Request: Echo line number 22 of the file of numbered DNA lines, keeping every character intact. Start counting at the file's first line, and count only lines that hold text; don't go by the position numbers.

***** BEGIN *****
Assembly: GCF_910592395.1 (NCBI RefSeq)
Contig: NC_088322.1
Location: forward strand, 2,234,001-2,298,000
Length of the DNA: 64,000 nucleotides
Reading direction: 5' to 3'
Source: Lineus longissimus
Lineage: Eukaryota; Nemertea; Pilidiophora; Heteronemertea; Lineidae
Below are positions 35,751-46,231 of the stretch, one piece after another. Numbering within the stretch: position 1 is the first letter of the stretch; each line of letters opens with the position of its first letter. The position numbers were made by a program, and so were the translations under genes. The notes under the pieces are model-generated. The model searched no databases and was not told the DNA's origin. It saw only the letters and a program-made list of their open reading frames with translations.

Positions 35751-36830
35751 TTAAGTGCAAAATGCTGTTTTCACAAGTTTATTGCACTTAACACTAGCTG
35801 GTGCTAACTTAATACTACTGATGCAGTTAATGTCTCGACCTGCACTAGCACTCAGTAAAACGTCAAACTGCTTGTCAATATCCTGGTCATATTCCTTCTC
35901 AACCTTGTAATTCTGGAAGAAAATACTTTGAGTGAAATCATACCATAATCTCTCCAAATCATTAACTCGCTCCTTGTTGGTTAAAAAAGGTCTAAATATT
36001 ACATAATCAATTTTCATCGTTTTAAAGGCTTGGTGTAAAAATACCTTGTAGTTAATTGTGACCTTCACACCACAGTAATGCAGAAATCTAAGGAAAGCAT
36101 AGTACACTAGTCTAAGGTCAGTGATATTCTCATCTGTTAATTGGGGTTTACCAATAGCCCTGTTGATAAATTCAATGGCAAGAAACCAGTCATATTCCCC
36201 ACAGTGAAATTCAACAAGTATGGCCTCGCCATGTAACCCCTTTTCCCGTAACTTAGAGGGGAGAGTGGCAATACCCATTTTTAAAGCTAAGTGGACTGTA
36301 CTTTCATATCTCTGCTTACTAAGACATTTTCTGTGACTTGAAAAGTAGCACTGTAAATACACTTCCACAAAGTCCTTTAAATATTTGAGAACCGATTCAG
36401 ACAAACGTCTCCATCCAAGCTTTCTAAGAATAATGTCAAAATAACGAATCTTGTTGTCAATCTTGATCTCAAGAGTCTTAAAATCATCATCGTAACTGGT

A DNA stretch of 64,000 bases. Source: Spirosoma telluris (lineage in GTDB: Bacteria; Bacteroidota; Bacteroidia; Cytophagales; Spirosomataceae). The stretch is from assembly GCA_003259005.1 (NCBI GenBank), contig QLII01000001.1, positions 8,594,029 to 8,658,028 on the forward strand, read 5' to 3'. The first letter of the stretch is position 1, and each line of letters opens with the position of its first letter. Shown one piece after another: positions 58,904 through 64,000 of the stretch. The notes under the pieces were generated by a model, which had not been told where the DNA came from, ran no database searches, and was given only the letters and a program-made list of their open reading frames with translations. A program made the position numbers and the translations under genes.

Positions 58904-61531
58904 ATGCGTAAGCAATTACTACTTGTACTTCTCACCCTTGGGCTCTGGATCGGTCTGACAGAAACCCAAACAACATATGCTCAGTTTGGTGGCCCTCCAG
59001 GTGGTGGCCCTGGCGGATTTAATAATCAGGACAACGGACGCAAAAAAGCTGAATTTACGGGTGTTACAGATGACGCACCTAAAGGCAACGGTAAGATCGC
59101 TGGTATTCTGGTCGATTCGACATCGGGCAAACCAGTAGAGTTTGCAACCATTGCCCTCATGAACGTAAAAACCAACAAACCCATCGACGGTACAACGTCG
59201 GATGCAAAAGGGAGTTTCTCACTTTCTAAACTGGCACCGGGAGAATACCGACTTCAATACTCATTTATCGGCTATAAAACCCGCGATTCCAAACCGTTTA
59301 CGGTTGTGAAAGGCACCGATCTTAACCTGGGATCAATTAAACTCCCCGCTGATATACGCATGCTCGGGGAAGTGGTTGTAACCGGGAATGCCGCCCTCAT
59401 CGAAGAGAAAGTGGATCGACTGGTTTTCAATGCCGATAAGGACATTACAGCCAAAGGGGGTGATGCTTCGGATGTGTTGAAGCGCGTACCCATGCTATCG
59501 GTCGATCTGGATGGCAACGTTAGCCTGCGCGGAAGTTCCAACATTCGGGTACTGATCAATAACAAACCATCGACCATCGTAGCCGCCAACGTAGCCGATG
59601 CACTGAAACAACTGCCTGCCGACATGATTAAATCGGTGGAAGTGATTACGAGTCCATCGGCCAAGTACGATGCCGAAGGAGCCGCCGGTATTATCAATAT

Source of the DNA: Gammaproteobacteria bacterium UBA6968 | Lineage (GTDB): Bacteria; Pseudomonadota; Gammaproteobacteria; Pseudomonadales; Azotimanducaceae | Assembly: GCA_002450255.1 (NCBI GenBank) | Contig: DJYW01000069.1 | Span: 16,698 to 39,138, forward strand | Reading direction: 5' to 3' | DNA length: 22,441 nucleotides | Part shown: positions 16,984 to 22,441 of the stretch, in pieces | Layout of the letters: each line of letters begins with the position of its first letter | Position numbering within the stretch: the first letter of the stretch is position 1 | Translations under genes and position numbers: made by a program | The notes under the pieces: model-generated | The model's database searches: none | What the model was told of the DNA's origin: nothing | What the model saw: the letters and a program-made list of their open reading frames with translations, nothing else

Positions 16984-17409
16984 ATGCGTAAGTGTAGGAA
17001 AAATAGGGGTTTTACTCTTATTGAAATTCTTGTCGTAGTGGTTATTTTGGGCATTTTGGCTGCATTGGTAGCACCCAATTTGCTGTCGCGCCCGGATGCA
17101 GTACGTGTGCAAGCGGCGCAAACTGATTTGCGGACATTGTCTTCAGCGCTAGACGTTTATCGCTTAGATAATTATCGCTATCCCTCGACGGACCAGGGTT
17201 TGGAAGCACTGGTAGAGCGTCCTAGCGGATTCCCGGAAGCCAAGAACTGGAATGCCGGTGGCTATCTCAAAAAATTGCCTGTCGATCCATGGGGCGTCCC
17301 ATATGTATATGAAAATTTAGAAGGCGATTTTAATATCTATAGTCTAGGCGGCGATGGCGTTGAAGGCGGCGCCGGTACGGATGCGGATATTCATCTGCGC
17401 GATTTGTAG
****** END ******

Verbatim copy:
59101 TGGTATTCTGGTCGATTCGACATCGGGCAAACCAGTAGAGTTTGCAACCATTGCCCTCATGAACGTAAAAACCAACAAACCCATCGACGGTACAACGTCG